It’s kind of amazing when you picture this Gospel story in your mind.

Jesus has just returned to Capernaum.

The people of the town are so excited to see him.

There are so many people that they have surrounded his house and have blocked the doors and filled every window.

As they crowd around they listen to every word Jesus says.

All of a sudden while Jesus is speaking there is noise on the roof, than scraps of wood and mud and palm frons begin to fall into the room.

And as everyone watches in amazement a hole begins to form in the roof and by now everyone is wondering what is going on.

Then to top it off all of a sudden a man in a stretcher is lowered into the room next to Jesus.

And if all of this isn’t enough Jesus simply looks at the man and  says “your sins are forgiven.”

When the scribes and religious leaders of his time hear this they complain “Who is this who claims to forgive sins.”

So to prove to them and everyone that He does indeed have the power to forgive sins, Jesus simply tells the man get up and walk.
And with those words man who was unable to walk before and had been lowered into the room gets up and walks out.

This whole passage reads like a scene from a movie with one unexpected event after another.

Let’s try and look at the cast of characters

The people have seen Jesus do pretty incredible things... that’s why they are crowding around him but they are not sure if his good deeds are from God or not.

With today’s healing and the forgiveness of sins many are beginning to believe that Jesus is indeed the Messiah.

The religious leaders of the time are very confused.
They see good things happening but they don’t know how to react to them.

They are stuck in their conviction that only God can forgive sins and this man couldn’t possibly be God.

Whoever he is they see this new Rabbi as a threat to their power authority and place in society.

They are not happy.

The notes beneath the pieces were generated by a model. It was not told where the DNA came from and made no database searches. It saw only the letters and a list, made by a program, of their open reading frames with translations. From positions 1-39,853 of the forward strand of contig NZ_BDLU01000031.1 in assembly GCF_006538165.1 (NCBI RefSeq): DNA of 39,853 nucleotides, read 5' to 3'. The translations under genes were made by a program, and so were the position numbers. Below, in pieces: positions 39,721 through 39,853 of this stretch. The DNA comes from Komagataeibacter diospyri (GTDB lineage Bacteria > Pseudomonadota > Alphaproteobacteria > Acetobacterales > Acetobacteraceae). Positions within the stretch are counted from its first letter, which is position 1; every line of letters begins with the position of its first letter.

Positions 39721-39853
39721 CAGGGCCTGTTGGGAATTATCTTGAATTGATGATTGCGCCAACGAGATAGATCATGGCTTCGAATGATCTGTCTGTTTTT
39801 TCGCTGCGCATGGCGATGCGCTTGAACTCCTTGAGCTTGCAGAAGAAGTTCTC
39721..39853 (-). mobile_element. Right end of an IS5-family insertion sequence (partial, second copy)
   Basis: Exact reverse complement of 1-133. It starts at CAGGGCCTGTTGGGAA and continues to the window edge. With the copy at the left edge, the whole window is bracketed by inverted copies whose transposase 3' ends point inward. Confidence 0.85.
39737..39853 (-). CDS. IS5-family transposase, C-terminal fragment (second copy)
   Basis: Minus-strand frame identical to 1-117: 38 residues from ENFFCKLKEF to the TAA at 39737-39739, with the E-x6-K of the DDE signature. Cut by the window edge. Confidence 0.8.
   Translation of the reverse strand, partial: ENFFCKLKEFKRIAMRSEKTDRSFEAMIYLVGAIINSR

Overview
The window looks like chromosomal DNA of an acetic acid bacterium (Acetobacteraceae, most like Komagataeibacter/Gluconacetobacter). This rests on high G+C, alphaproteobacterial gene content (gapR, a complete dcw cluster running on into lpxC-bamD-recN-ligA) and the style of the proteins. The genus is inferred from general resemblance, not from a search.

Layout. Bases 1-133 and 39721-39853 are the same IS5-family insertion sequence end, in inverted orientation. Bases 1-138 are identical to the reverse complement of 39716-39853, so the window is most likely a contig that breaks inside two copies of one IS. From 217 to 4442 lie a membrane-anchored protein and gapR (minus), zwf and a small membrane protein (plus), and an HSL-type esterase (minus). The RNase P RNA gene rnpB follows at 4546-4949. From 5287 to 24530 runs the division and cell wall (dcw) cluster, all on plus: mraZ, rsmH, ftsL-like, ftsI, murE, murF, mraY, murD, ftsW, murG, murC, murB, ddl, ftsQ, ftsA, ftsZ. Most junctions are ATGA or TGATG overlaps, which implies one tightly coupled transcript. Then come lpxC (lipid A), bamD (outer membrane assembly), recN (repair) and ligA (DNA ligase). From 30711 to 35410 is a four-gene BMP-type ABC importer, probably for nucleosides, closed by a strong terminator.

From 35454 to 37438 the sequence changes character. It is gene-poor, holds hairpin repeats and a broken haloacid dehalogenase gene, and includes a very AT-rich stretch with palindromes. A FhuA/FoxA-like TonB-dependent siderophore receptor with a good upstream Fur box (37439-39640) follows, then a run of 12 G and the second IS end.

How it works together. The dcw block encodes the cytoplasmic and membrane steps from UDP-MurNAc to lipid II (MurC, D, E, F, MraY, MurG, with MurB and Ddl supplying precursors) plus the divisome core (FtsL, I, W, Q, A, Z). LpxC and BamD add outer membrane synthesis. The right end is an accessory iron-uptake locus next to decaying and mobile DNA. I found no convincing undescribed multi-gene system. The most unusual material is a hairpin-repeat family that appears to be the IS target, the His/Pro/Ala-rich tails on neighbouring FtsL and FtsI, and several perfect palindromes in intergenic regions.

The men who carried the paralytic are pretty extraordinary.

They were men of faith and men of action.

They must have had really big hearts.

They believed in Jesus and would stop at nothing to get their friend or relative to Him.

They probably struggled along the way to Jesus’ house.

We don’t know how long they travelled.

We do know that it is not easy carrying someone on a stretcher.

When they arrived and could not get near Jesus they did not give up or get discouraged.

Filled with faith they did something extraordinary and climbed up on the roof.

The man who was being carried must have been a very special person so special that his friends or relatives would do anything for him.

He too dared to believe in Jesus.
Dared to hope in his power to heal.

Finally from today’s gospel passage we learn that Jesus is slowly but surely drawing those around Him into the mystery of His identity and mission.

With each passing day they learn a little more about Him.

He inspires by His words.
He is compassionate.
He heals people.
For some He is indeed sent by God,
for others He is threat.

Today’s Gospel story is the first time Jesus allows the crowd to know that he can even forgive sins.

You know there is a little bit of us in each of these characters.

Quite frequently we are pulled towards a strong personality like Jesus, amazed at how they are able to communicate or what they have accomplished.

And quite frankly we can be pretty fickle the today’s hero is tomorrow’s failure.

Sadly like the Religious leaders of Jesus’ time sometimes we refuse to change our perspective on what’s going on in our lives.